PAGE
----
Charcoal Grilling 101

charcoal grilling 101, little life bytes, eat at joe's, s2r studios

First off, no gas! No one wants to eat propane! Charcoal is the way to go! You can’t beat the smoky flavor that a charcoal grill gives your food. There are some very basic, but necessary steps to follow when grilling with charcoal, starting with how to light the thing:

You’ll need some pieces of paper (4 or so) rolled up in logs. Put these under the charcoal grate at the bottom of your grill (make sure you leave some sticking out far enough so you’ll be able to actually light it after you put your coals down (see below). Now, dowse the paper logs with lighter fluid. Oh, and make sure your vents are open, otherwise, no fire.



  • Stack about 3 layers of briquettes in a pyramid form as big as the surface of your grill, making sure that you have some gaps for air….fire breathes dammit. You may want to add a little more lighter fluid onto the coals depending on what brand of charcoal you’re using. Read the bag instructions.
  • Light the paper.
  • Now here’s the “genius” part: you HAVE TO let the charcoal burn for 20-40 minutes. Why? Because if you don’t burn off the lighter fluid (that’s not only in the paper but also in the coals), your food will taste like shit…I mean- lighter fluid. You’ll know when your coals are ready when there’s no black left on the coals. They will be gray and glowing. Also, you should be able to hold your hand 3” over the food grate for about 3 seconds. Don’t be a tough guy, it should only feel hot, not burn you. This results in medium heat. So, if your recipe calls for little life bytes, eat at joe's. grilling basics 101, s2r studiosmedium heat (and most do), you are good to go.
  • A good tip is to have a spray bottle with water in it on hand to spray the fire when it flares up. Fatty, yet delicious, Ribeye tends to catch fire and that’ll ruin your $25 steak!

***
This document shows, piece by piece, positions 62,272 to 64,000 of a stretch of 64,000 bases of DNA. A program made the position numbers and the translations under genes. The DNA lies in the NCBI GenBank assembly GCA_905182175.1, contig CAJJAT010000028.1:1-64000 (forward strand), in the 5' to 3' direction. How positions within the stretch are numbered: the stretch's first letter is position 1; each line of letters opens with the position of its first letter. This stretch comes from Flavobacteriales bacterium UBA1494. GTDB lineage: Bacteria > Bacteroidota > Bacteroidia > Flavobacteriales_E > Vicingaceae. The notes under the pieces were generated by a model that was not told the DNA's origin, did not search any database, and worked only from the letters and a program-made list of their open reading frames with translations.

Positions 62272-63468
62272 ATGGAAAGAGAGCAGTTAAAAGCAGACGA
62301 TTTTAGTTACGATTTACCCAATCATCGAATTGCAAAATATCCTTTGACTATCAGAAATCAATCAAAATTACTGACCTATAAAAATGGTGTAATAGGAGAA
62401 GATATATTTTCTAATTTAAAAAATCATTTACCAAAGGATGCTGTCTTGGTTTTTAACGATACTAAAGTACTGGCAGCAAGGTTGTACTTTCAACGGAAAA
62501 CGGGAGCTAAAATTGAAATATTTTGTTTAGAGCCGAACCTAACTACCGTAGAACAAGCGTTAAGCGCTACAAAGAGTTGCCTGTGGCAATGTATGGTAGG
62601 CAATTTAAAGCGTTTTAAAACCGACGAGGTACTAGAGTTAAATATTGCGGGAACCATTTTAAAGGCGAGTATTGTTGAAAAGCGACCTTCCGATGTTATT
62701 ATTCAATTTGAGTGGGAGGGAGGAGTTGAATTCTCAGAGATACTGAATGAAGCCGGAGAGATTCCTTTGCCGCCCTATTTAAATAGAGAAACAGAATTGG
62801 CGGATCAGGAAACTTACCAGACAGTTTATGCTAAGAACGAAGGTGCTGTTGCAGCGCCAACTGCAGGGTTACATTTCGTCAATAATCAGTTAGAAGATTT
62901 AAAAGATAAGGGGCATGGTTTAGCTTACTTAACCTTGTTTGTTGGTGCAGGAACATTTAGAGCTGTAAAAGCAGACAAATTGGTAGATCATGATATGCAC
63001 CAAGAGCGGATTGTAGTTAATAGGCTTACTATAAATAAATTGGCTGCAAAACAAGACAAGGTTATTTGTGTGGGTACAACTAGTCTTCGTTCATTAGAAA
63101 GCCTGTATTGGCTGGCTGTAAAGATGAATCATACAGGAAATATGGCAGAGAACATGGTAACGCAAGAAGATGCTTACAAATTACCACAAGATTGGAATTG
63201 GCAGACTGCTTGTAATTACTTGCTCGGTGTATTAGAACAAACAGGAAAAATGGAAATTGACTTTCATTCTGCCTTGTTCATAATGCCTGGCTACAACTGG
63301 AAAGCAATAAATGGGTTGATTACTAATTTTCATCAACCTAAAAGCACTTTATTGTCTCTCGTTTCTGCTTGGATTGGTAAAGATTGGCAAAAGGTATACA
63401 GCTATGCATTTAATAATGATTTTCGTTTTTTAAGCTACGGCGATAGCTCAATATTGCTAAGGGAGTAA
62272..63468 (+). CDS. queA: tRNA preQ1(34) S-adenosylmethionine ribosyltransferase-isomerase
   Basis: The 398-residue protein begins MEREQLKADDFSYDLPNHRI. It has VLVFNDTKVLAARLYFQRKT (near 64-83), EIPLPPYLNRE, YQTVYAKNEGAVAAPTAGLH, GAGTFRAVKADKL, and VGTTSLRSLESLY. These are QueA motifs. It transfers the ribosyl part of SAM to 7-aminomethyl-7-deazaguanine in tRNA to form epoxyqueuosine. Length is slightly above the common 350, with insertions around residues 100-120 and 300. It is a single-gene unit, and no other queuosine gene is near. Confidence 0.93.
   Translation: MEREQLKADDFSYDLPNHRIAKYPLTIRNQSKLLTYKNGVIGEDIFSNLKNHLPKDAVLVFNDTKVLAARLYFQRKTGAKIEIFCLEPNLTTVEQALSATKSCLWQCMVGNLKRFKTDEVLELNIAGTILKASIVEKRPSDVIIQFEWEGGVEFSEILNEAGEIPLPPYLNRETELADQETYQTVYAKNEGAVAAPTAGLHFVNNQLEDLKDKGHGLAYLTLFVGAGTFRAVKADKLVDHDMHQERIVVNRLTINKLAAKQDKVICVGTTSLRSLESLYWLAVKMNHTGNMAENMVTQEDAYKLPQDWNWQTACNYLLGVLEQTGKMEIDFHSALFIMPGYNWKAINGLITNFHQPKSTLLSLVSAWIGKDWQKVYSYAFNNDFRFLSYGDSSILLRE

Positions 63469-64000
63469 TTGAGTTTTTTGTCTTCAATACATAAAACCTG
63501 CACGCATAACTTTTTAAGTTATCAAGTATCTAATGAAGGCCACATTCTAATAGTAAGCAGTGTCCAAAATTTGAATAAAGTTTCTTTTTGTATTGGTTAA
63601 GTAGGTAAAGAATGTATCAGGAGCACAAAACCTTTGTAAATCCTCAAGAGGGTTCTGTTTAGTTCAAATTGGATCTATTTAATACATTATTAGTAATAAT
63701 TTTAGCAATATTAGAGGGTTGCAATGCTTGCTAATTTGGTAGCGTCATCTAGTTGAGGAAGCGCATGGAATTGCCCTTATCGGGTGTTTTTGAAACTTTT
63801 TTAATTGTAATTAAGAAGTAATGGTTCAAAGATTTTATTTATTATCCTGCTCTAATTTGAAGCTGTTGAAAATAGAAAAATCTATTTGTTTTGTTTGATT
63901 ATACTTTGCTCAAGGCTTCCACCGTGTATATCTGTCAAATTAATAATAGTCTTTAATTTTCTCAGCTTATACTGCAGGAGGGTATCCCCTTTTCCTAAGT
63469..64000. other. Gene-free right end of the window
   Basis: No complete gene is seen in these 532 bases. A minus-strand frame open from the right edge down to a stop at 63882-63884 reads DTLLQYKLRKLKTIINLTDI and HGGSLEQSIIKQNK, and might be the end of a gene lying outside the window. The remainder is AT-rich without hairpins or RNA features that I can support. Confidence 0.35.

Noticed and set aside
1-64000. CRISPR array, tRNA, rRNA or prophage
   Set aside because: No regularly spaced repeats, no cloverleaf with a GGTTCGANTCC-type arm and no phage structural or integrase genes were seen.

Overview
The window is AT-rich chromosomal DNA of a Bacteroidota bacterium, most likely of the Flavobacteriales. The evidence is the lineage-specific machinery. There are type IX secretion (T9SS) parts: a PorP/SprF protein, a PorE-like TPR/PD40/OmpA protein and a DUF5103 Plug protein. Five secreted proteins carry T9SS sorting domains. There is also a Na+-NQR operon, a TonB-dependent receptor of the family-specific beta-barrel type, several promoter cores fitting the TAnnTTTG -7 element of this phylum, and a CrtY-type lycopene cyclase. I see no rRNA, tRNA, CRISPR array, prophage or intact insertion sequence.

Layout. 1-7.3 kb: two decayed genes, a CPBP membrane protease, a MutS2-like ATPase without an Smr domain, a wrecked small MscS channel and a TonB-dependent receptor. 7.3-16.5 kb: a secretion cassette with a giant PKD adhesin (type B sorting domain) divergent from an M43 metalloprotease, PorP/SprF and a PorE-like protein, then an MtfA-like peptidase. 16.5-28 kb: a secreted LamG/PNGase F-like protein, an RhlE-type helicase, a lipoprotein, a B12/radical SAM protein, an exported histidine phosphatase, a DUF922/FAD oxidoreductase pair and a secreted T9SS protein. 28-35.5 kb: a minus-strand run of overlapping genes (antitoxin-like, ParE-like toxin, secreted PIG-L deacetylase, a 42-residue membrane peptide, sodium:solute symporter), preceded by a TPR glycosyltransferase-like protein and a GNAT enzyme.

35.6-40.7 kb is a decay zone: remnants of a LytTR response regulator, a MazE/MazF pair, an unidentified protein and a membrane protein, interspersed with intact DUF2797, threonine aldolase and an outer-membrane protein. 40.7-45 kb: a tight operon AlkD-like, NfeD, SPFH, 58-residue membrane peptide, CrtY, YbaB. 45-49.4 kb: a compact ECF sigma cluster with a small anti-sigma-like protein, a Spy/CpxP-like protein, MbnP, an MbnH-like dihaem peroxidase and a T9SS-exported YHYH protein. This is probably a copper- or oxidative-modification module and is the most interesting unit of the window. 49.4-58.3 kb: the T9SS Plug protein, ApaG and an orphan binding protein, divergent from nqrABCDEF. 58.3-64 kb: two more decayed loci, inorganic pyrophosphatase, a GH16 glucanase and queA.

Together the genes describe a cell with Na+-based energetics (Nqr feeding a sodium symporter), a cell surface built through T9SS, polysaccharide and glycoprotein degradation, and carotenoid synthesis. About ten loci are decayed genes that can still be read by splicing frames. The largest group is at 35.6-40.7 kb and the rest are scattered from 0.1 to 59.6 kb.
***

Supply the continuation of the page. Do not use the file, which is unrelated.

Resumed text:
FOR INDIRECT HEAT- There’s two types of “indirect heat”:

  1. Stack the 3 layers of briquettes to one side of the grill. Have no coals on the other side of the grill. This lets you to get direct heat on one side and indirect heat on the other. If your recipe calls for cooking on indirect heat, cook on the side where there are no coals. Most likely, you’ll be cooking with the grill closed.
  2. Use the steps in #1 (above) EXCEPT use a drip pan on the side with no coals. Put it underneath the food grate. The reason? Any food that’s going to drip (like a chicken thigh) will cause flare ups. Having the drip pan will prevent this.

little life bytes, eat at joe's, grilling basics 101, drip pan in the middle, s2r studiosPersonally, I don’t like this method, although it’s technically the “correct” way. I would rather put my drip pan in the center and surround it with coals, so the food gets heat from all sides and still drips into the pan. I know, always bucking the system.




High Heat- Remember when we talked about getting your coals to gray and glowing?  High heat will usually happen when the coals have been burning for about 20 minutes. They’ll also be a little bit of flame going…no black though. Just gray and a little flame.

Medium Heat- Burn the coals down a little longer (about 30 minutes versus 20 minutes). The coals should look gray and glowing…no fire, and you should be able to also do the 3″/3 second hand routine.

These rules are for run of the mill, cheapo, charcoal grills.
You don’t have a smoker or a lighter basket or any fancy shit.
It’s just you, your metal bucket, the coals and your meat.


Let’s build a fire!



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